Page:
The reddish-brown door opened.  A woman poked her head out and called my name.

            I walked through the door, touching it with my fingertips; the surface felt like actual expensive hardwood, not like actual cheap plastic.  She led me down the hall and into a spacious conference room.  A man sitting in a reddish-brown wooden chair before a reddish-brown wooden oval table got up, extending his hand.  I shook it.  Now he thought I had a limp-fish handshake.  I should have started working out months earlier.  He looked so tall and muscular.  He also looked so handsome.  He resembled the swordsman on that medieval fantasy cable show, the one with the dwarf and the dragons and all those naked ladies.  The man in the conference room most likely scored with the ladies far more often than I did, though I tended to prefer writing my erotic cyborg vampire stories over dating; I couldn’t deny my creative urge, despite the other, more basic needs I sometimes felt.  He most likely pitied me the moment he saw me.

            Or maybe not—his dark-blue suit had two buttons, an auspicious sign.

            I sat at the table, across from my interviewers.  The woman looked great, too; a few tendrils of her long dark hair snaked down the front of her dark-blue blazer, which had two buttons, another auspicious sign.  But I quickly averted my glance; I’d learned that female coworkers, particularly the supervisory ones, disliked male ogling.  But she must have noticed my line of sight.  Someone who looked like her couldn’t lack for companionship or for money, either.  I’d read about scientific research studies proving that tall, good-looking people on average earned far more at work that we short, ugly lumps did.  With success apparently beyond my reach due to my physical appearance, I despaired for—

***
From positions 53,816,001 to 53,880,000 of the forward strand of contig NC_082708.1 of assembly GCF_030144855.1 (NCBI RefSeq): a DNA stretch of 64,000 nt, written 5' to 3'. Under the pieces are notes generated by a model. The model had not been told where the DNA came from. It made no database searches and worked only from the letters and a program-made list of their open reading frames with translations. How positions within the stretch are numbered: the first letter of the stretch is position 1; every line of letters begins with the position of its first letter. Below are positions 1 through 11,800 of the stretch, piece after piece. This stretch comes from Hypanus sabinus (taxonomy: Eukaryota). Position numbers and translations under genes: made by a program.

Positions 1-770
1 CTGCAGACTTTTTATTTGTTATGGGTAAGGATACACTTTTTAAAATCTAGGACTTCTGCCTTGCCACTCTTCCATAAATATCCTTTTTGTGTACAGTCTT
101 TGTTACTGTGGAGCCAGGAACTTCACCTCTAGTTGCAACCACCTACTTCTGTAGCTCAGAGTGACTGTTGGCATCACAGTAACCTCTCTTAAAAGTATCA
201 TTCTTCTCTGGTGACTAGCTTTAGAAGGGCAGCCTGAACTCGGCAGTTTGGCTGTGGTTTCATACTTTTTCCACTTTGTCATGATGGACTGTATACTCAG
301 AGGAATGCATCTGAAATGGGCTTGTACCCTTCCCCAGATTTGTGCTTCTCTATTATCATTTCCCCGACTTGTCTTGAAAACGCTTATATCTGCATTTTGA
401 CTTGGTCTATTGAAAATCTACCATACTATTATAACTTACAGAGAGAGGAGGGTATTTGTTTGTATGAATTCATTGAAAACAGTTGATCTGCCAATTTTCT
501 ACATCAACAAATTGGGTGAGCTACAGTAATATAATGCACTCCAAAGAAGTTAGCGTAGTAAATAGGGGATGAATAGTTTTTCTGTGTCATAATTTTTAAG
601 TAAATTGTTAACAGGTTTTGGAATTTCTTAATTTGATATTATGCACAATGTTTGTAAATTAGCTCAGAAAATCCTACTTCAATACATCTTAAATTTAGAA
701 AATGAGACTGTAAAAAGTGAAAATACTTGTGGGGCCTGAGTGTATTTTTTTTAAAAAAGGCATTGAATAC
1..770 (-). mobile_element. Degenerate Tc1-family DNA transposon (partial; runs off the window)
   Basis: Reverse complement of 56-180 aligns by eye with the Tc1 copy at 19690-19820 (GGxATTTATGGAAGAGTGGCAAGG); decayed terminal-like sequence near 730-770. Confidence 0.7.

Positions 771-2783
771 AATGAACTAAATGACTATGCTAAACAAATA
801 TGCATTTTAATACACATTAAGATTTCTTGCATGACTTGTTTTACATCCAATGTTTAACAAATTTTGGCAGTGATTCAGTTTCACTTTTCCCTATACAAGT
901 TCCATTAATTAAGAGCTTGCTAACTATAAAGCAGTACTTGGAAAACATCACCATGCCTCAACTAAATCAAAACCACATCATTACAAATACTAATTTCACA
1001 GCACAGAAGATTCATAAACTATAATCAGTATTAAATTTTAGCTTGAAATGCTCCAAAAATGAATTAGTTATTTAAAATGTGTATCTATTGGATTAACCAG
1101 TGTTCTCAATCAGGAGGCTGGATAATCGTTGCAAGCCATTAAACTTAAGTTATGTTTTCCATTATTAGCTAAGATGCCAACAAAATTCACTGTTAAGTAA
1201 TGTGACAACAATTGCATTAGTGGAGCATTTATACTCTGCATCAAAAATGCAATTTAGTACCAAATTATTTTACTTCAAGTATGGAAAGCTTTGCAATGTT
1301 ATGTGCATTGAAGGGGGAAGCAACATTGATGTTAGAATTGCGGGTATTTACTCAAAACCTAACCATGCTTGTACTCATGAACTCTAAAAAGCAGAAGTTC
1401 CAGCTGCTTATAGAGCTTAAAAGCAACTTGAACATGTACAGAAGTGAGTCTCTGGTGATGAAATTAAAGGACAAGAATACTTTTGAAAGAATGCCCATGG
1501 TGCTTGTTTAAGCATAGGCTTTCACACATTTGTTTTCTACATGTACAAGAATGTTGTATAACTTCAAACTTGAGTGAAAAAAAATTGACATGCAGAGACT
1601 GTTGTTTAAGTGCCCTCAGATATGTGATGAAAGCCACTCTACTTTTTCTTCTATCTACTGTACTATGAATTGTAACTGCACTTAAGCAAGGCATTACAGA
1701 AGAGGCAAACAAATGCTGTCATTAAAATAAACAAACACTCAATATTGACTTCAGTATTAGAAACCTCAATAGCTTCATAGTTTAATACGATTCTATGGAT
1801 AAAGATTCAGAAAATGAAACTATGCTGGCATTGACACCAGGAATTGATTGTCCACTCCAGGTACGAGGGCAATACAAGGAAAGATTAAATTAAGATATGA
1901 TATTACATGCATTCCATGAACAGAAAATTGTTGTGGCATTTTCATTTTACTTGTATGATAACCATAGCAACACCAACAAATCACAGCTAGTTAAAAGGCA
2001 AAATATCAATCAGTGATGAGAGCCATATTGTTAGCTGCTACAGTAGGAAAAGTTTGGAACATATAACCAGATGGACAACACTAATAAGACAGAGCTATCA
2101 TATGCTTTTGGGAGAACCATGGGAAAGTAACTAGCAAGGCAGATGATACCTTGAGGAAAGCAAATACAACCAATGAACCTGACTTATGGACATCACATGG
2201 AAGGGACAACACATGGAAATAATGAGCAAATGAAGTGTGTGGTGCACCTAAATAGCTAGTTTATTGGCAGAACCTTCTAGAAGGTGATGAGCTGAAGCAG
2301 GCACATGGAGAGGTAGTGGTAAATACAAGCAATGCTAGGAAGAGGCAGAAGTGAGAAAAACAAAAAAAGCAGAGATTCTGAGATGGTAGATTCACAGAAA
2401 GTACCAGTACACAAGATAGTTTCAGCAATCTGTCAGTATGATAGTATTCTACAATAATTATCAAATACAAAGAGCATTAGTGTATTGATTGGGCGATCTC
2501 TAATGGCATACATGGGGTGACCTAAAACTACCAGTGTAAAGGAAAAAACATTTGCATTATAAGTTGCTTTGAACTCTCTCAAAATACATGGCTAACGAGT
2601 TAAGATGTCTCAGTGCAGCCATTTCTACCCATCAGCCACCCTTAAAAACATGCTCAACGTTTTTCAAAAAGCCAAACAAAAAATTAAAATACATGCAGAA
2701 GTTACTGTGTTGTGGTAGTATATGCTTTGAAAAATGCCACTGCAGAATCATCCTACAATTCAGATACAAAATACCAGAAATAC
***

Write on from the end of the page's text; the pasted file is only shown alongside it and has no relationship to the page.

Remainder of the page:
“What positive qualities do you feel you could bring to this position?” the man asked.

            “Positive qualities,” I said.  “Well, as for positive qualities, I feel I could bring to this position, ah, well, ah—”

            I stammered into silence.  An inordinate amount of time passed; I didn’t want to look at my watch for the exact measurement, thus adding rudeness to my incompetence.

            “Why don’t we move on?” the woman asked, her voice neutral.

            “I can bring a skilled level of detail to the everyday operations of your administrative department,” I blurted.

            “All right, thank you.”

            “You’re welcome.”

            That night, sitting in my bedroom, staring at my laptop screen as that moonwalking poodle video played on YouTube, my hand fishing around inside a half-eaten bag of nacho cheese puffs, I thought some people marched to the proverbial different drummer.  I didn’t have the self-abasement required to succeed in a ruthless world.  Who needed a fat salary when you had talent and dignity and enough money to pay for Internet service for at least another month?

Copyright © 2013 by David V. Matthews